Blaming the Victim
Victim blaming is a form of verbal abuse that can frequently make victims of sexual assault, especially women, feel unsafe reporting their abuse.
By Cecelia Heckman
Society Shames Women for Sexual Activity, Perpetuates Sexual Violence
Slut. Whore. Thot. Tramp. Hoe.
When and how did these demeaning words become typical ways to address a female? Why is it that when a woman is sexually active, there is automatically a negative connotation attached to her?
Slut shaming is one of the most common ways victim blaming is present in day to day life. Whether recognized or not, slut shaming often works its way into daily conversations. When is the last time you used one of the above words, even as a joke?
“You’re either a virgin or you are a whore in our society,” Angela Rose, founder and executive director of Promoting Awareness Victim Empowerment (PAVE), said. “It’s very hard to find that middle ground.”
Rose often provides workshops in high schools to teach positive sexual engagement in order to work on solutions against sexual violence.
“We do a lot of workshops in high schools and we always like to make a little chart of what are the stereotypical names for sexually active men compared to sexually active females, and it’s very, very different,” Rose said. “We see how often you talk about a sexually active male and it’s encouraging words, they’re stud, they’re this, they’re that, it’s something that, it’s a celebration of, you know, manhood and sexuality. Whereas, on the flip side, if you talk about any words that are associated with sexually active females it’s often very negative.”
This double-standard for sexual activity is not simply an issue of how we refer to men or women. Rather, the issue of slut shaming is much larger.
In many cases, women are so convinced that it is inappropriate for them to be sexually active that if the situation comes about where they are sexually abused, they do not feel comfortable reporting the assault.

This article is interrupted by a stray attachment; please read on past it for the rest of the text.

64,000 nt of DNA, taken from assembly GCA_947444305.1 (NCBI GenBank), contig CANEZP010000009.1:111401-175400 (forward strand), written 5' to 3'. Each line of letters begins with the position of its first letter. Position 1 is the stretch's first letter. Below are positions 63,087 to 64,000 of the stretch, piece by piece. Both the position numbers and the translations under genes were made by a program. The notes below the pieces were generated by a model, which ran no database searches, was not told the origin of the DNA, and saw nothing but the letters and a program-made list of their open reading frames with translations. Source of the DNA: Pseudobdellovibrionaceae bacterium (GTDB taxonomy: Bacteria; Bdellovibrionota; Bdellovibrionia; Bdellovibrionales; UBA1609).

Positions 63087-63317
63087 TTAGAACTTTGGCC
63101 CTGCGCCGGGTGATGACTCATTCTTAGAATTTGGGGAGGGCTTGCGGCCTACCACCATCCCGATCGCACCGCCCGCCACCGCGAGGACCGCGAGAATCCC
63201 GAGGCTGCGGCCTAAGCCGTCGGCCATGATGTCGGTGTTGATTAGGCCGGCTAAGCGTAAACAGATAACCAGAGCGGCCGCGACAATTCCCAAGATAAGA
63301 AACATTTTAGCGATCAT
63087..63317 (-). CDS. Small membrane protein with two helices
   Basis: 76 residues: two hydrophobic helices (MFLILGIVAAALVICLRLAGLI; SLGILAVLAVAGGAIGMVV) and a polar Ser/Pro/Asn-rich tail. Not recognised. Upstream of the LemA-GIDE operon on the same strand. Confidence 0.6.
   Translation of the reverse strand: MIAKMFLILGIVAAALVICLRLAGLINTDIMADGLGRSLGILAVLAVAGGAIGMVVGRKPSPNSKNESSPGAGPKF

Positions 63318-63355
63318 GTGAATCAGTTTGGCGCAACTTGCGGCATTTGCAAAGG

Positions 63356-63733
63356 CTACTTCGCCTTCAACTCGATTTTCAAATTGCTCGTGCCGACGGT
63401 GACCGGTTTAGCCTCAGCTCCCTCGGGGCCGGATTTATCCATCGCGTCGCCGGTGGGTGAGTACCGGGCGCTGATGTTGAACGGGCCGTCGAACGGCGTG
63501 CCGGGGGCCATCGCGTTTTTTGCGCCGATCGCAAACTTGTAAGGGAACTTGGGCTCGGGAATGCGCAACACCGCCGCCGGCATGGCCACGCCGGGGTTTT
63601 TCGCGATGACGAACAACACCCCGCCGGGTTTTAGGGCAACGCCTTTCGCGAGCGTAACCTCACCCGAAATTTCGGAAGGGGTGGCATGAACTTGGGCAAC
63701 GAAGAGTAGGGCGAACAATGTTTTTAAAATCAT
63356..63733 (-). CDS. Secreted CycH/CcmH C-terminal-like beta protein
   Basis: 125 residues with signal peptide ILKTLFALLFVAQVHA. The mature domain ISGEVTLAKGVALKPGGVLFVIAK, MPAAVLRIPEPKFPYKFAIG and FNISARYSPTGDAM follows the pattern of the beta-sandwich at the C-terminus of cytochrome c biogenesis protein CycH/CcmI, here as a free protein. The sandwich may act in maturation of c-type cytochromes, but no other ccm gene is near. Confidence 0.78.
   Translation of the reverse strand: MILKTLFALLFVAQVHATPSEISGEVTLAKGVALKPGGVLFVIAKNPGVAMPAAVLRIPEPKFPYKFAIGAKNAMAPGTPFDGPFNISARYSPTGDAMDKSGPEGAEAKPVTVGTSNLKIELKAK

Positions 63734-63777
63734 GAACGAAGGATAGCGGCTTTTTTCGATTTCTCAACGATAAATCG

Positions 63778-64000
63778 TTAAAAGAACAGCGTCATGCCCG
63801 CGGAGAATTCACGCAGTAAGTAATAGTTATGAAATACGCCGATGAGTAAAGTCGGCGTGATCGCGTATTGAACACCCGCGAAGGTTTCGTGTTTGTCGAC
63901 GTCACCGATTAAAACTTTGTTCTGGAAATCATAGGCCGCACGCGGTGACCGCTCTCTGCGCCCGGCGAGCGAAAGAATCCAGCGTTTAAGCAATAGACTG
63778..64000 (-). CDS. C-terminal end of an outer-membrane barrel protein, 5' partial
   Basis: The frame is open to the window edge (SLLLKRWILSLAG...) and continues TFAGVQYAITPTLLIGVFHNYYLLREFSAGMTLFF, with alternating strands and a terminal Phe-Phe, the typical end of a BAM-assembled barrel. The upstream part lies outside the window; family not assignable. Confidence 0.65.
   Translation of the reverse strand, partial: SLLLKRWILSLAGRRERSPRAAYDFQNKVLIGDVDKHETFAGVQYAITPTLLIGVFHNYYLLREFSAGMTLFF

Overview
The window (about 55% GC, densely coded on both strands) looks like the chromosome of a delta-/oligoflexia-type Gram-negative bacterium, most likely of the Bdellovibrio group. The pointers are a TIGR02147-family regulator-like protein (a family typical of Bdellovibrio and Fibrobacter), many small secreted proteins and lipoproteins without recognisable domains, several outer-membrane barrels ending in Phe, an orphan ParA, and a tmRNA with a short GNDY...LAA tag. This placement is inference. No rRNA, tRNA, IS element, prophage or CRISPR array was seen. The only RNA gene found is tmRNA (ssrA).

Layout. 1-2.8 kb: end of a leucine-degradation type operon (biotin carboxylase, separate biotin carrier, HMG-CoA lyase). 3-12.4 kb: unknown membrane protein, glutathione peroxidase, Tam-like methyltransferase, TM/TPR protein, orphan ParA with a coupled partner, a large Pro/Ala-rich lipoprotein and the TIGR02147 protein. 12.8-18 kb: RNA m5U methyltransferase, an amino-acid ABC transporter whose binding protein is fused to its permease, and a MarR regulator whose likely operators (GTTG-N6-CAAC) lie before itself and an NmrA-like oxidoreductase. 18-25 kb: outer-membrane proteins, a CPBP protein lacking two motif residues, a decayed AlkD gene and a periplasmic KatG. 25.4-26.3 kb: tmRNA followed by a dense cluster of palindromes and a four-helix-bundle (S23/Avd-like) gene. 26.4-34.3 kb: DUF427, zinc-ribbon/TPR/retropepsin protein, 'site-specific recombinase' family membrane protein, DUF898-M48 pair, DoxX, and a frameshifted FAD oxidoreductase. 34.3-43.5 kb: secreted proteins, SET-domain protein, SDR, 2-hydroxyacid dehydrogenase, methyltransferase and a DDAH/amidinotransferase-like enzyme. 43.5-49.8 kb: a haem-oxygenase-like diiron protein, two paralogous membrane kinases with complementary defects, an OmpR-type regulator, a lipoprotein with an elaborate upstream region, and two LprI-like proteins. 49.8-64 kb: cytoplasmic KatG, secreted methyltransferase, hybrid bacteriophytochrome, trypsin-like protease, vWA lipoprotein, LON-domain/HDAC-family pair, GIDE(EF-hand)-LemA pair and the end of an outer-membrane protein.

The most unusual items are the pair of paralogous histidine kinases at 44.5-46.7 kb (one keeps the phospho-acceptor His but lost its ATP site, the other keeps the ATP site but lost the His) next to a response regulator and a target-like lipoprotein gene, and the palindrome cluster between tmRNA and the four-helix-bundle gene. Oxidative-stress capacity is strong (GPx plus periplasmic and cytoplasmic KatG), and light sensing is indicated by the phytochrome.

“There’s a question in the hospital and it’s specifically for the forensic examination part of like they need to look at the DNA and be able to disconnect them. For women, they get asked, ‘Have you had sex in the last 5 days?’ And they always feel like oh my God if I say yes, even though it was consensual, they feel like they’re being judged,” Kimberly Link, a counselor advocate at Delaware County Women Against Rape, said. “Females just intrinsically I feel like, feel like they’re being called a slut whenever they say that they have consensual sex.”
Jennifer DiPillo, a senior attorney for the Crime Victims Law Project at Delaware County Women Against Rape, sees similar issues when working to defend female victims. “I think a lot of women have a problem talking about their sexual history, and then it becomes an issue, and in all honesty it shouldn’t but it does,” DiPillo said. “A lot of women decide that it’s just too much and they don’t wanna go down that road.”
Through continuing these standards, many abusers are walking free and many victims feel forced to keep the burden of their abuse to themselves for years, for fear of reporting and and being further judged.
By Cecelia Heckman